empty wine bottle

If drinking less is your New Year’s resolution, you aren’t alone. A Greek (as in fraternity, not Athens) guy in college once swore to me on January 2nd that he’d go sober for 365 days. Incredulous, I asked how that was possible, and he answered: “Well, not in a row.”

Americans like to drink. Not as much as Canadians and Russians, but still a lot. The good news: A recent study published in Preventing Chronic Disease found that most Americans who drink “excessively” (15 or more drinks a week for men; 8 or more drinks a week for women) aren’t alcohol dependent. Meaning they aren’t alcoholics. Meaning if you wanted to stay sober for one month, odds are it wouldn’t lead to withdrawal. Sure, you might suffer from fear of missing out (FOMO), but you shouldn’t lose control of your bodily functions.

But how good is one month of sobriety for your health anyway? The staff of the New Scientist attempted to answer that question, and found that avoiding alcohol for a few weeks may actually do wonders for your body.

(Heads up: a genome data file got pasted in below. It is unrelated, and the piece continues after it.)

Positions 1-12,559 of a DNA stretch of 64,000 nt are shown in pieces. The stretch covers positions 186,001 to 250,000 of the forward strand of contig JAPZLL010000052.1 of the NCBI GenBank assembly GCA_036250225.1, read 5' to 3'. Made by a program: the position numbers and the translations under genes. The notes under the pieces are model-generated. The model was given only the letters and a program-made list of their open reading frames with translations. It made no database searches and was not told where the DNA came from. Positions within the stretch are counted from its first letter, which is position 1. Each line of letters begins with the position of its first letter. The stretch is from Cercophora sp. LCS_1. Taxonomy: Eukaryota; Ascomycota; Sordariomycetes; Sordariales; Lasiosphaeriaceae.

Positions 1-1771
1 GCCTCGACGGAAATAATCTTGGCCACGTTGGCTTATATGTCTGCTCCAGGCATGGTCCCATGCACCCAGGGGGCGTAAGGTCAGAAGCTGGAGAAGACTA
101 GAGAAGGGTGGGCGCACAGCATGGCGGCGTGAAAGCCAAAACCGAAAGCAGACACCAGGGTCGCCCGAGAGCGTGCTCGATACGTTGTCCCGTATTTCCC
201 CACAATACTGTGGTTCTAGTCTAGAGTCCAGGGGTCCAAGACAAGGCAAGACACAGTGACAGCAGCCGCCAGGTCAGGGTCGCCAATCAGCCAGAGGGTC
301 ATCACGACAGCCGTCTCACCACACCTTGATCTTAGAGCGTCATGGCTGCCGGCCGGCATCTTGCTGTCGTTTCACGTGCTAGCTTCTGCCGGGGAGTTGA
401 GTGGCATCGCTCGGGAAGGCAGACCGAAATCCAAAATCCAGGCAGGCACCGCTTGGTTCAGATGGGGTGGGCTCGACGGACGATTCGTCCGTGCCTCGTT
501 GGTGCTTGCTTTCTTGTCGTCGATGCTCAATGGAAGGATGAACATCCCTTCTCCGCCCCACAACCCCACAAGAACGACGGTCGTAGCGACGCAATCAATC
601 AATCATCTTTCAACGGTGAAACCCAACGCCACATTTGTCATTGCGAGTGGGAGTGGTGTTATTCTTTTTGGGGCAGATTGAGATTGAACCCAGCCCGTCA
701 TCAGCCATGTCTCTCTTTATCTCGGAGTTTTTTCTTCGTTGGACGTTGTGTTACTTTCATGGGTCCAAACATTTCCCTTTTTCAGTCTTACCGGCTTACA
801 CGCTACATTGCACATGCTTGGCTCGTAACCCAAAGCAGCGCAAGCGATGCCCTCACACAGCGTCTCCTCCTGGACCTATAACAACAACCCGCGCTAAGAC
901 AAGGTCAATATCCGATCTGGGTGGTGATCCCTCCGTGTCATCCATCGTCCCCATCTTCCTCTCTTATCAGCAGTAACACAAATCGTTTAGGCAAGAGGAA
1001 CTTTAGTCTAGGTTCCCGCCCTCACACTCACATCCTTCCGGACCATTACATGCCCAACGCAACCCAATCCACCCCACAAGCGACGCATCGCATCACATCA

The Study

First: 14 staff members gave blood samples and had ultrasounds done to measure the amount of fat in their livers. Next, 10 of them abstained from alcohol for five weeks, while four continued to drink normally. At the end of five weeks, they all went back to the hospital to repeat the blood work and ultrasounds.

Here’s how it played out:

cutting out the booze infographic


Giving up alcohol for one month may significantly improve your health, though more research is required. The only real downside: Those involved in the study felt less social. So if you’re looking for an excuse to binge watch Netflix while possibly losing weight, lowering your cholesterol, and sleeping better, try going dry. Then share your results in the comments section below.